During our weekly meetings, we will conduct group research, have visits from guest speakers, take field trips and participate in hands-on activities and data collection. ZooTeen Leaders will further develop their skills in writing and speaking to communicate conservations messages to wide audiences. And of course we’ll have fun doing it! In June, we will develop training for participants in the summer ZooTeen program. Stay tuned for updates on our activities!

The summer ZooTeen program is accepting applications through April 1, 2014. Get yours in to be a part of the fun!

- Anneke Nordmark, Youth and School Groups Program Coordinator

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Fun for all ages at the Zoo this spring!

Photos by Kelli O'Brien

Photos by Kelli O’Brien

We have had some rough winter weather this year, but come April we’re looking forward to plenty of sunshine for Spring Break Camp and  ZooClasses!

Spring Break Camp is offered April 14th to 18th this year, and available to campers ages 5 to 9. This year’s theme is a “Sense of Survival.” We will focus on how senses help animals survive! Each day we will focus on one of the five senses, meet animals in the classroom and search the Zoo for animals with heightened senses. Throughout the week we will make enrichment items for the animal residents and see demonstrations planned just for ZooCamp. We will also use our creative side to make a fun project about what we learned and use our scientific side to perform experiments to see how our own senses add up. Sign up now and join the fun!

DSC_5898If your child is too young for ZooCamp we have a couple months left of preschool ZooClasses! Each class involves a visit from one or two animals from our Education Animal Collection, a story, songs, a snack and a creative project. Our 2-year-old friends will learn about fabulous frogs in April, and have an opportunity to meet awesome armadillos in May. Our 3-year-old friends will discuss counting with animals in April and later learn about animals that play hide and seek in May. Our oldest preschoolers (4- and 5-year-olds) will discover creatures of the night in April and explore animal families in May. We offer classes on Tuesdays, Fridays and Saturdays to fit into busy schedules and provide online registration to make signing up easy!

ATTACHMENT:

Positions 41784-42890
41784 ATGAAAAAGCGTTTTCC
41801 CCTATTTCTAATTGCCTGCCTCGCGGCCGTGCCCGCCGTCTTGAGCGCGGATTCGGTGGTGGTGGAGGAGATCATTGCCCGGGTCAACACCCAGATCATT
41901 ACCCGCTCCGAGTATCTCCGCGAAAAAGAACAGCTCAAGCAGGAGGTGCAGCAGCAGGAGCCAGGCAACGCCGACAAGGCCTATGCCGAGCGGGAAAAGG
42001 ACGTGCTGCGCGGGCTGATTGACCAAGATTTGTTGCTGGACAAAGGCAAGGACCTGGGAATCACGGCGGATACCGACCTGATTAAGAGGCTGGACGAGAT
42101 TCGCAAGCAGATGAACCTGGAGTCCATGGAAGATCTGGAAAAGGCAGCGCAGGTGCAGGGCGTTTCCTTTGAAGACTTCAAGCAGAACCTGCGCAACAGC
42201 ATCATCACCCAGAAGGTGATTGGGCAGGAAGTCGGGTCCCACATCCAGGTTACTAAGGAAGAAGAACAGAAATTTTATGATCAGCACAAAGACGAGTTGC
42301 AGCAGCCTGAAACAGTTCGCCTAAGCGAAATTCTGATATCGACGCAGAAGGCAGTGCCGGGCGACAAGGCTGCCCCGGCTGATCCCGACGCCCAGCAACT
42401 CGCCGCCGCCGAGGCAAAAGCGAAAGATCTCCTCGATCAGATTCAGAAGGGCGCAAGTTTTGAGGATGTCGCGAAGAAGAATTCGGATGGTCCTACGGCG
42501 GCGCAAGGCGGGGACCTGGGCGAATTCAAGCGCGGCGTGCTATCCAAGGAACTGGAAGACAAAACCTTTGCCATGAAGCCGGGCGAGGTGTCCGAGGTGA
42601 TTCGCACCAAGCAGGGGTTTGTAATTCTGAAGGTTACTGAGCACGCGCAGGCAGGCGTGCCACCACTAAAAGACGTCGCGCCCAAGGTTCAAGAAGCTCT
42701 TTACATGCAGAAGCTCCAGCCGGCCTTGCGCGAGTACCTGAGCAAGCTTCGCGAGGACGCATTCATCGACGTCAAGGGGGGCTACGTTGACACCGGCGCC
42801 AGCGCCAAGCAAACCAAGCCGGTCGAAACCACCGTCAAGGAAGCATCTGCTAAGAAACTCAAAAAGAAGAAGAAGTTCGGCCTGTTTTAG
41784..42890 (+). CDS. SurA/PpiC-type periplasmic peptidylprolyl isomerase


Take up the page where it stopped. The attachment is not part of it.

If your child loves learning about animals treat them to ZooCamp or a ZooClass this spring! Hope to see you when the weather is warmer.

- Dea Minnick, Camp Coordinator

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Intern to learn

I am a student at the Charles Finney School and had the privilege of interning this year at the Seneca Park Zoo. Ever since I was little I have had a strong love for animals. Interning at the Seneca Park Zoo was a perfect fit for me and anyone who shares that same passion for animals. The Zoo has many different opportunities to learn more about animals with the programs they have.

Photo by Kelli O'Brien

Photo by Kelli O’Brien

Over the past few months, I have been able to meet and learn about the different animals here at the Zoo. I was able to visit the set and observe a taping of Homework Hotline, where Outreach Coordinator Tim Fowler brought a boa constrictor and talked about it for the viewers. I have also learned about the importance of butterflies and butterfly conservation. I look forward to seeing what else is in store as the months get warmer.

If you have a strong interest in animals and education, become an intern at the Seneca Park Zoo too! Reach out to Volunteer Coordinator Elizabeth Roach at eroach@senecazoo.org or call (585) 295-7354.

-  Jenna Snyder, Education intern

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Learning about climate change

Photos by Kenny Nelson

Photos by Kenny Nelson

This past week, I participated in the first session of a study circle for the National Network for Oceanic and Climate Change Interpretation (NNOCCI). The first session was held at the New England Aquarium in Boston, MA. There are two more sessions. One will take place at Woods Hole Oceanographic Institute in Woods Hole, MA and the last one will be at the Toledo Zoo in Toledo, OH.

IMG_8945The purpose of the study circle is to learn how to effectively communicate climate change to Zoo visitors using our labels, programs and informal conversations. Why is this important? Well, climate change may be the biggest threat to wildlife. It is a problem that reaches everywhere and affects everyone. However, it is a topic that is difficult to communicate because many people do not understand the science behind it.

I’m learning to communicate the topic using strategic metaphors, assessing the values visits hold and avoiding words or phrases which might cause confusion. The study circle was great! I met people from twelve other informal education facilities. It was amazing to learn from, and with, other professionals in my field. Look for some new messaging in the upcoming Summer Programs!

- Kenny Nelson, Interpretation Coordinator